Lime Treatment in Front of American Emanates Pungent Smell

Construction workers share their knowledge on the smell coming from the front of American

Allan Sainz

Staff Writer

    Students have recently been complaining about the disturbing smell originating from the front of American High’s campus.

    This smell comes from an unknown source, but many have suspected that it is from the dirt or the raw material used to construct the buildings.

    “It smells like a wet dog that’s been rolling in chemicals,” Megan Thomas (11) said.

    Many students walk to and from school by the sidewalk right next to the construction area and  have to deal with the construction smell.

    “I think the school should hurry up with the construction, because the students don’t like the smell,” Esther Nguyen (12) said.

    The Construction Manager and Project Engineer explained where the smell is originating, and why it is there in the first place.

    “Essentially what the smell is, is the lime treatment. In order to process a project and get it done faster,”  Construction Manager Julio Hernandez said. “We mix it with the dirt because the ground has to be at a certain moisture level for it to be able to be compacted.”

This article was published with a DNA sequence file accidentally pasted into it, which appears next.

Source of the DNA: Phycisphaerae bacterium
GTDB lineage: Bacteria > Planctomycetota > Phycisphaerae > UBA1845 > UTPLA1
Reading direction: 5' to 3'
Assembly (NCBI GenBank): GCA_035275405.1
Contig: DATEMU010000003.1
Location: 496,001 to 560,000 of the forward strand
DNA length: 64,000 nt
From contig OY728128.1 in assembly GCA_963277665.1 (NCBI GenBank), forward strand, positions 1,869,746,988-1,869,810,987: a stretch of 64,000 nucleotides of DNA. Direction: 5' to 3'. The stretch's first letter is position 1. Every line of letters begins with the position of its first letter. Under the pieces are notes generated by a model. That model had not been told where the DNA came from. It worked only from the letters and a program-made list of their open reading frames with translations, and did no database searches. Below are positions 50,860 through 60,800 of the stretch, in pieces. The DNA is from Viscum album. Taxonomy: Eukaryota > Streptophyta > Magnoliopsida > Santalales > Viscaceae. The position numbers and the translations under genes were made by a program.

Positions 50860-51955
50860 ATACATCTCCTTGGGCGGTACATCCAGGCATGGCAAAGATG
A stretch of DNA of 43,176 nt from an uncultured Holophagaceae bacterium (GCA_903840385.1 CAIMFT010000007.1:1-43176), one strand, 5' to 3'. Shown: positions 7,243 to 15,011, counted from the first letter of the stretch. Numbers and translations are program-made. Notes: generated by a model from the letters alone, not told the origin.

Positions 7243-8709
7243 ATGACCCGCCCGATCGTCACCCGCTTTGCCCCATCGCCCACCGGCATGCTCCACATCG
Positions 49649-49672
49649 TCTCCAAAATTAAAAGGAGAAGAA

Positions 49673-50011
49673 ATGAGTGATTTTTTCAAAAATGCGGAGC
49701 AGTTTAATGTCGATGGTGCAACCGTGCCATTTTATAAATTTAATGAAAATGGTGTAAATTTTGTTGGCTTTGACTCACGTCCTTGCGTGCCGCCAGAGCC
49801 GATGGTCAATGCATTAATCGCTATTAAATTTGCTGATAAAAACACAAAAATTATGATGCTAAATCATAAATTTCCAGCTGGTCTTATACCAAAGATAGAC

The lime treatment is necessary to the procedure as it prepares the ground for construction and assures that the buildings will not collapse.

    “You get used to the smell after a while; it’s only if you walk to the left of the construction area is when you really smell it because of the wind,” Project Engineer Verna Van said. “We can’t stop the smell because it’s so crucial to the construction, the only way is if it becomes a hazard to the students.”

    As the construction moves on to different procedures, it will become a greater nuisance to students at American High.

    “Later on, instead of smells, students are going to notice all the hammering, loud noises, trucks coming in, and welding,” Hernandez said.

    Although the smell will affect students for the time being, the construction team assured that the school the smell fade away.

    “Eventually [the smell] will dissipate and go away,” Van said. “I don’t think it’ll be there forever.”

    

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